Montana Editorial Photographs on Guns
“I don’t do anything half-assed,” gun maker Jerry Fisher, above, tells us in his shop outside Bigfork, Montana. Fisher is one of the more celebrated gun makers in the country. He has made custom rifles for 60 years.
Guns are a big thread in the weave of Montana’s history. When Lewis and Clark first set foot into what is now Montana, their guns were essential — perhaps the most important piece of gear they brought. And those that followed in their paths needed guns just as badly. Many of them brought Sharps rifles, renowned for their accuracy.
Guns are still big in Montana. And in addition to Jerry Fisher’s one-man operation in Bigfork, the C. Sharps Arms Co. in Big Timber still makes those famous rifles from the 19th century.
Don Franklin works for C. Sharps, precisely fitting metal receivers into walnut stocks. Sharps owner John Schoffstall says the exceptional fit and meticulous craftsmanship that goes into each gun is why Sharps rifles are so renowned.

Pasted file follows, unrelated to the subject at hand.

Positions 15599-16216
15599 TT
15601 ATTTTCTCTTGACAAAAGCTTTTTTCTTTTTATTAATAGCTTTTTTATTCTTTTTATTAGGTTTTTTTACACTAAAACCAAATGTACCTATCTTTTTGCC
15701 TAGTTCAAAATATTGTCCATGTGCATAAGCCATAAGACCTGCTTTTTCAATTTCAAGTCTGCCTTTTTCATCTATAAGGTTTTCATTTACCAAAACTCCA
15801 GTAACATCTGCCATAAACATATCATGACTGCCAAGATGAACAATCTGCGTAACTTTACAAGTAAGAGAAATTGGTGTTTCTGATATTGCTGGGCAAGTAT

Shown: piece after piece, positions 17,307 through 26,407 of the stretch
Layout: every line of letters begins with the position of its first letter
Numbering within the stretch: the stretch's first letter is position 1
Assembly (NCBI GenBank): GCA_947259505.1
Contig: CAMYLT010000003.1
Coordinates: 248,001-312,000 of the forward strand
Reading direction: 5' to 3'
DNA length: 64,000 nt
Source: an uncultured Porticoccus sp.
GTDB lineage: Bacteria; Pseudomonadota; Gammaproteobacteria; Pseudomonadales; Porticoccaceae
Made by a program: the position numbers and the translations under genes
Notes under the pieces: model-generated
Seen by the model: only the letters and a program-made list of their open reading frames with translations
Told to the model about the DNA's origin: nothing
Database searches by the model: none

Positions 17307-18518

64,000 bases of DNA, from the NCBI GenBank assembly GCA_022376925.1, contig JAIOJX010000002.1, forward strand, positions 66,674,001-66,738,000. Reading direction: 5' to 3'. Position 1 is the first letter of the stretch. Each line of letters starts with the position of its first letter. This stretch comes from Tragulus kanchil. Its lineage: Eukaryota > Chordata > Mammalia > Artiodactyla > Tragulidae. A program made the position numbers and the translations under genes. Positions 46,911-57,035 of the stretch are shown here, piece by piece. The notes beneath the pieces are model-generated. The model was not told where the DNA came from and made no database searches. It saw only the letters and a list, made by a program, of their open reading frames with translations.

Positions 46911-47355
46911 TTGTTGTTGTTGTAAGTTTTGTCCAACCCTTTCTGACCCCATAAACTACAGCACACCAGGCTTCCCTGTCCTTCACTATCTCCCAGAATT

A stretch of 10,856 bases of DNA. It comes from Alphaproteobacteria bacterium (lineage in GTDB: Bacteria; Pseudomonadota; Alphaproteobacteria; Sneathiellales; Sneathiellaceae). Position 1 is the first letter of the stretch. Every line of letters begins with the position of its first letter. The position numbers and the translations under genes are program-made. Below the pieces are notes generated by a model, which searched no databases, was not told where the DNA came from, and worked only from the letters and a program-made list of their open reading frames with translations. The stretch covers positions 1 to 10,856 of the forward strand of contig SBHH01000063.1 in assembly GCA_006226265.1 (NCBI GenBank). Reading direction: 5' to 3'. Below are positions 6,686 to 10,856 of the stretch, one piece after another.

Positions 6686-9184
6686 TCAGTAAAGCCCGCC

Quality materials are another reason. These blanks of solid walnut, used for rifle stocks, can run thousands of dollars.
The Sharps factory uses computer-driven cutters to precisely machine metal parts for its rifles.
Once finished, Sharps rifles like this one can fetch tens of thousands of dollars.
Still, owner John Schoffstall says his company is a labor of love more than a business. “I took a perfectly good hobby and ruined it,” he says.
The gun business in Montana is going well enough that Fred Zeglin, above, has a gun smithing and repair curriculum up and running at Flathead Valley Community College in Kalispell.
“Most of the gun trade in Montana these days is either for sport or collectors,” says Tim Crawford in Bozeman. Crawford says assault weapons aren’t what is being made here.
Crawford holds the rifle made for him by Jerry Fisher.
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